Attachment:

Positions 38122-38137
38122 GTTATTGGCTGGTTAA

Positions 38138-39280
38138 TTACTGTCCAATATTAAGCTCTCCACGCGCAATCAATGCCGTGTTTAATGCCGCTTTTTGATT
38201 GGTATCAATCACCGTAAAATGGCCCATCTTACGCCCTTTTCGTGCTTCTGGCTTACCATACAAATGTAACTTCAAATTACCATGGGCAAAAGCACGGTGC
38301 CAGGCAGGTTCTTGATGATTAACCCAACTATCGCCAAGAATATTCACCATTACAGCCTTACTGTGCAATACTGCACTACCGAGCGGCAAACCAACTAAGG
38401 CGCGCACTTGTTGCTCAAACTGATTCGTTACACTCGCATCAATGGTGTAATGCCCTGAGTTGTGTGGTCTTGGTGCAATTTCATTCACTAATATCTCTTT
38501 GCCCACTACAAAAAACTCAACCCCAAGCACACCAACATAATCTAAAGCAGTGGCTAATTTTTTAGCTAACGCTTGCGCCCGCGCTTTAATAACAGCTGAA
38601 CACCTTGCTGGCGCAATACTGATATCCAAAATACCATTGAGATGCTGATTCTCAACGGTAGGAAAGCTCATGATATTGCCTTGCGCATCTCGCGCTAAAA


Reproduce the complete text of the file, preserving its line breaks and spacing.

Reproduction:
Positions 38122-38137
38122 GTTATTGGCTGGTTAA

Positions 38138-39280
38138 TTACTGTCCAATATTAAGCTCTCCACGCGCAATCAATGCCGTGTTTAATGCCGCTTTTTGATT
38201 GGTATCAATCACCGTAAAATGGCCCATCTTACGCCCTTTTCGTGCTTCTGGCTTACCATACAAATGTAACTTCAAATTACCATGGGCAAAAGCACGGTGC
38301 CAGGCAGGTTCTTGATGATTAACCCAACTATCGCCAAGAATATTCACCATTACAGCCTTACTGTGCAATACTGCACTACCGAGCGGCAAACCAACTAAGG
38401 CGCGCACTTGTTGCTCAAACTGATTCGTTACACTCGCATCAATGGTGTAATGCCCTGAGTTGTGTGGTCTTGGTGCAATTTCATTCACTAATATCTCTTT
38501 GCCCACTACAAAAAACTCAACCCCAAGCACACCAACATAATCTAAAGCAGTGGCTAATTTTTTAGCTAACGCTTGCGCCCGCGCTTTAATAACAGCTGAA
38601 CACCTTGCTGGCGCAATACTGATATCCAAAATACCATTGAGATGCTGATTCTCAACGGTAGGAAAGCTCATGATATTGCCTTGCGCATCTCGCGCTAAAA